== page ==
John H. Smith IV, a 1987 T.C. Williams High School graduate, has been awarded a four-year National Achievement Scholarship for Outstanding Negro Students.

The scholarship was sponsored by Virginia Tech. Smith is among about 150 winners who will receive the scholarships, which are supported by about 40 U.S. colleges. More than 75,000 black students asked to be considered for the 1987 Achievement Program when they took the PSAT/NMSQT, the screening test for the competition.

Smith was captain of the varsity football and track teams and received the Most Valuable Player Award for varsity track, the Coach's Award in football, the Outstanding Athletic and Academic Achievement Award and the Leadership Award. Smith hopes to major in electrical engineering.

Solar Gets Citizen Award

Simon Solar, a community leader of the Del Ray Citizens Association, has been presented the Outstanding Citizen Award by the Alexandria Department of Recreation, Parks and Cultural Activities.

In a citywide "Adopt-A-Park" program, designed as an incentive for park maintenance, Solar provided the essential support for turning the Oxford Avenue Park into a safe and favorite place for neighborhood residents. Solar also has assisted the Del Ray Citizens Association in its philanthropic efforts on behalf of neighborhood group homes and such youth programs as Camp Grimm, the YMCA and the "Reading is Fundamental" program.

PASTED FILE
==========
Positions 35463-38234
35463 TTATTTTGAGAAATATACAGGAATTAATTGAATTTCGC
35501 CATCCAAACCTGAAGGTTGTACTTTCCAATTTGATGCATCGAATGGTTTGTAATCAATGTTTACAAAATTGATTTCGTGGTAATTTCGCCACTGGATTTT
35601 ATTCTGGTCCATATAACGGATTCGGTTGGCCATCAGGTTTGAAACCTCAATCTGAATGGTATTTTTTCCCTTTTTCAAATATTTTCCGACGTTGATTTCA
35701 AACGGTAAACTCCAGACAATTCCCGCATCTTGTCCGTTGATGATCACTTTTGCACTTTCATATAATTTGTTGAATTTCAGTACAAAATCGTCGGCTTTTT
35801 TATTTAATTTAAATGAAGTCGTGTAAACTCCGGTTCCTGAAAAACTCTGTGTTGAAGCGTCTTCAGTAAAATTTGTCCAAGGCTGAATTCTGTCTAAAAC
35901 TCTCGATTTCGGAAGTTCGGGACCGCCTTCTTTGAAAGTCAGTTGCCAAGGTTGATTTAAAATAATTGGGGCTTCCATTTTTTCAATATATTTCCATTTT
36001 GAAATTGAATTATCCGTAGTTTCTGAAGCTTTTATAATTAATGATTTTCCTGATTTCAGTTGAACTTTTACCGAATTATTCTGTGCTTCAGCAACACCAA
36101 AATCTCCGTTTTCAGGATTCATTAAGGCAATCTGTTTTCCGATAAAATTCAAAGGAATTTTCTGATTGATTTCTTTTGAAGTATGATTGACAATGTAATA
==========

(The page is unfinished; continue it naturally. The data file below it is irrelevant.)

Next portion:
The Outstanding Citizen Award is presented to the Alexandria resident volunteer who has provided valuable service to park and recreation programs in the city.

2 Attend Drug Conference

Two T.C. Williams High School students attended the third summer conference of the Youth Alcohol and Drug Abuse Prevention Project, which is funded by the Virginia Department of Education under the Drug-Free Schools and Communities Act of 1986.

The conference was held at Mary Baldwin College in Staunton, Va. The students are Mary Moran of West Uhler Terrace and Vicki Southard of Davis Avenue. The drug abuse prevention program is designed to train student leaders to develop school-based programs to prevent alcohol and drug abuse and to reduce the rate of alcohol-related accidents among teen-agers. The organization was founded on the belief that teen-agers are more likely to be influenced by their peers.

Send items of interest about people who live or work in Alexandria to The Washington Post, 510 King St., Suite 310, Alexandria, Va. 22314. Please include day and evening telephone nimbers. A photo, which cannot be returned, may be included.